For people who've had a stroke, a treatment that involves applying an electric current to the brain may help boost recovery of their mobility, a small clinical trial found.
Stroke is the most common cause of severe, long-term disability. Rehabilitation training, which helps patients re-learn how to use their bodies, can help some patients recover their ability to move. But it is often costly and time-consuming.
The new study looked at 24 patients; each had experienced a stroke that affected his or her ability move a hand and arm. Half of the participants were picked, at random, to receive nine days of rehab paired with a brain-stimulation technique known as transcranial direct current stimulation (tDCS). This method uses electrodes placed on the scalp to deliver constant, low electrical currents to specific areas of the brain. The other patients received a sham control treatment; they were fitted with electrodes but did not receive tDCS.
Compared to the control group, patients who received brain stimulation and rehab were better able to use their hands and arms for movements such as lifting, reaching and grasping objects, the researchers found. [10 Technologies That Will Transform Your Life]
"It was hard work for the patients. They had to come into the lab every day for two weeks," study co-lead researcher Heidi Johansen-Berg, a neuroscientist at the University of Oxford in England, told Live Science.
But the findings showed that "we can speed up stroke rehab with brain stimulation," Johansen-Berg said. "If we could routinely add brain stimulation to rehabilitation, this could help ensure that each patient reaches their true potential for recovery."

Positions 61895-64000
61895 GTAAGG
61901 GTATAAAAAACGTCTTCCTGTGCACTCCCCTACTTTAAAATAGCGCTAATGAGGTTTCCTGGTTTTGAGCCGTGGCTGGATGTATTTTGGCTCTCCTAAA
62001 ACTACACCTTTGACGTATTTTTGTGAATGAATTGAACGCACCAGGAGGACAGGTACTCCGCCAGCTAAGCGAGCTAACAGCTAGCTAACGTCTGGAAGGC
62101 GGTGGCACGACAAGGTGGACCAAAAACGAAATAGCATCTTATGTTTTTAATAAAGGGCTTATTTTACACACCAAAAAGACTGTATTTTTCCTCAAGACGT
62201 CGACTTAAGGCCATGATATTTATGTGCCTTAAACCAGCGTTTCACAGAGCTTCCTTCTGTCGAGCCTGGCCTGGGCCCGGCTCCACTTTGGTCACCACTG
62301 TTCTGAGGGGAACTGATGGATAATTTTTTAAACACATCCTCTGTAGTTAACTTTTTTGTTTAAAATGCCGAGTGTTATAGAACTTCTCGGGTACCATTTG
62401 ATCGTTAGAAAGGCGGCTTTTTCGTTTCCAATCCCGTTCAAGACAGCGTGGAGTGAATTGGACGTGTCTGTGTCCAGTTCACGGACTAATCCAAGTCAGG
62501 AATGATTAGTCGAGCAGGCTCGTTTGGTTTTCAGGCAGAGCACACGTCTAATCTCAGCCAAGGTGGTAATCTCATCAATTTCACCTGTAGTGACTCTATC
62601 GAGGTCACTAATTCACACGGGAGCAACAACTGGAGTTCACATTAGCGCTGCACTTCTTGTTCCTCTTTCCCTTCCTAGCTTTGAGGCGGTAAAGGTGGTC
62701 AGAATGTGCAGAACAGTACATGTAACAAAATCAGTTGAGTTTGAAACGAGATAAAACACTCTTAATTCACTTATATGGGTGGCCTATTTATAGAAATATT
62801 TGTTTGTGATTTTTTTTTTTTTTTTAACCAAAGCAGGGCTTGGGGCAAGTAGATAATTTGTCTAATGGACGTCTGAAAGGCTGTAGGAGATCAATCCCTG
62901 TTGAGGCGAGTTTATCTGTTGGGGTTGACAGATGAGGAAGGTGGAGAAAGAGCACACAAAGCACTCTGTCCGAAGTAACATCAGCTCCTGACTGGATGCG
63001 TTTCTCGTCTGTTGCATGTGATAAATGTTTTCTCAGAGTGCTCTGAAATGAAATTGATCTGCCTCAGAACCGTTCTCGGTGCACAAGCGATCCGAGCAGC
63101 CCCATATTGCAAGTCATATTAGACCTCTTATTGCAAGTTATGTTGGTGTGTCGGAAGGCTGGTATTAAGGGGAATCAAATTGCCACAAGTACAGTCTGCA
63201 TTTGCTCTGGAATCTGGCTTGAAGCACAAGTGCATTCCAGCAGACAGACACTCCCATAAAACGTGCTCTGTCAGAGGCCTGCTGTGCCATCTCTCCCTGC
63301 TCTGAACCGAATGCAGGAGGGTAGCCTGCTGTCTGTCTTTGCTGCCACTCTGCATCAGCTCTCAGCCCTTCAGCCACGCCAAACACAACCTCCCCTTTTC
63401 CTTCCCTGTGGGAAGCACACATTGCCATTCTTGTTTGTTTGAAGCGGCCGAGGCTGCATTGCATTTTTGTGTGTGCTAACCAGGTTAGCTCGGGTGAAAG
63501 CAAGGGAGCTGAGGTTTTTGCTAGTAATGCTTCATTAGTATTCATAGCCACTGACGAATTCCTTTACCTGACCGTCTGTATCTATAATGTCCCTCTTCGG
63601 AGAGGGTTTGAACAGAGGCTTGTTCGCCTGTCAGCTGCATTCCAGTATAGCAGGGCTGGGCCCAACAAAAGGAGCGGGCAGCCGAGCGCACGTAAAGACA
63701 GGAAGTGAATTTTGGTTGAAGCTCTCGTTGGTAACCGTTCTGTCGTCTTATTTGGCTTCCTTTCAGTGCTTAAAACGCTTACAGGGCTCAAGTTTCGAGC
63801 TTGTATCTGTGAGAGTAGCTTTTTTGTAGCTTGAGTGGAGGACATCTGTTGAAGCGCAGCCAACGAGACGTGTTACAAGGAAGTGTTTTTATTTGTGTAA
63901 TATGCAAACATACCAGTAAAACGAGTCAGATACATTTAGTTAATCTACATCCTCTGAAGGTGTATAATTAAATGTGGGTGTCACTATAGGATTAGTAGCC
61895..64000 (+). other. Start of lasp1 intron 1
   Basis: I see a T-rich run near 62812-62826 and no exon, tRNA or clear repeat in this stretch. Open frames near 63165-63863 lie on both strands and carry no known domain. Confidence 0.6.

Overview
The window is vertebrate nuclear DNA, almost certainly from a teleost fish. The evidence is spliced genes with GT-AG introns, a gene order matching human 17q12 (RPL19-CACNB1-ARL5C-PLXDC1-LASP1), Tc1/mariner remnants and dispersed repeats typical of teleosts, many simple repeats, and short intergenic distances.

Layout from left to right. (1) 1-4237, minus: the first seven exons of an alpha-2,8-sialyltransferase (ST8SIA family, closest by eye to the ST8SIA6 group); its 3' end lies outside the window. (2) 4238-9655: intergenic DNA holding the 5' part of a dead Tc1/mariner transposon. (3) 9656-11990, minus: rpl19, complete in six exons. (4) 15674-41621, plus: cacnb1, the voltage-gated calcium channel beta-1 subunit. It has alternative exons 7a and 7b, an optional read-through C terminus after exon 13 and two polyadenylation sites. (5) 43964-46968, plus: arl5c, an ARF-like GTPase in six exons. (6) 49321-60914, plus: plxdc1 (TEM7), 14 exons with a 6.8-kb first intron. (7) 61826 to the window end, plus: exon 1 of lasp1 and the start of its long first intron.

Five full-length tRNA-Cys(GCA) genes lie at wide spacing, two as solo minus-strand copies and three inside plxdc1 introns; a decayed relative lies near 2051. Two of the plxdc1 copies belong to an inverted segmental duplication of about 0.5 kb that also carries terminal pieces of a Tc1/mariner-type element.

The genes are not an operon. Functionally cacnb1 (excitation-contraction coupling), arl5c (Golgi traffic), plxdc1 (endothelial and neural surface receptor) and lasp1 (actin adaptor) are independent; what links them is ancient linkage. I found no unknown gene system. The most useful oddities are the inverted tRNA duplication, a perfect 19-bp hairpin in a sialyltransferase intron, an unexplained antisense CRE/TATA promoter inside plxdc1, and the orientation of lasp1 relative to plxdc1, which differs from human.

Magnetic resonance imaging (MRI) scans of the patients' brains revealed that these benefits, which lasted for at least three months, were associated with higher levels of activity in the brain's motor cortex (which controls voluntary movements) during movement, as well as an increased amount of brain matter in the motor cortex.
Previous research showed that tDCS could boost motor learning in healthy individuals. This led scientists to explore whether tDCS might also help reinforce patients' rehab training, the researchers said.
"The training was exhausting,like being in the gym every day, but it was huge fun," a study participant named Jan said in a statement. "Even after the first session, I felt as if I could do more, even though I was knackered. That made me go back every day, and I found it easier and easier."
The stimulation felt like amild tingle or a static electric shock, Jan said. "The worst part was that my head itched afterwards.
"I have definitely improved and benefited," Jan added. "People who haven't seen me say, 'Wow — you can move better now.'"
"For many patients after stroke, there is minimal opportunity to regain lost functions; tDCS has the potential to make the brain more plastic and so more responsive to treatment," said Marom Bikson, a biomedical engineer at City College of New York who was not involved in the study. "This is a well-controlled clinical trial toward that goal."
In the future, the researchers would like to conduct a larger clinical trial "to understand who benefits most or least from this approach," Johansen-Berg said. [5 Amazing Technologies That Are Revolutionizing Biotech]
How safe is this kind of brain stimulation? "This is an important question, as although this method is noninvasive — that is, we don't have to open up the skull — we are putting electrical current into people's brains, and this is not something that should be done lightly," Johansen-Berg said. "We need to be careful about how much current is being applied, and for how long.
"As this type of stimulation can boost learning, it could potentially be used as a cognitive enhancer in healthy people," Johansen-Berg said. "However, there is much still to be understood about how it works and what its long-term effects are, so we should be cautious before progressing to widespread use of the approach."
The new findings are published online today (March 16) in the journal Science Translational Medicine.
Follow Charles Q. Choi on Twitter @cqchoi. Follow Live Science @livescience, Facebook & Google+. Originally published on Live Science.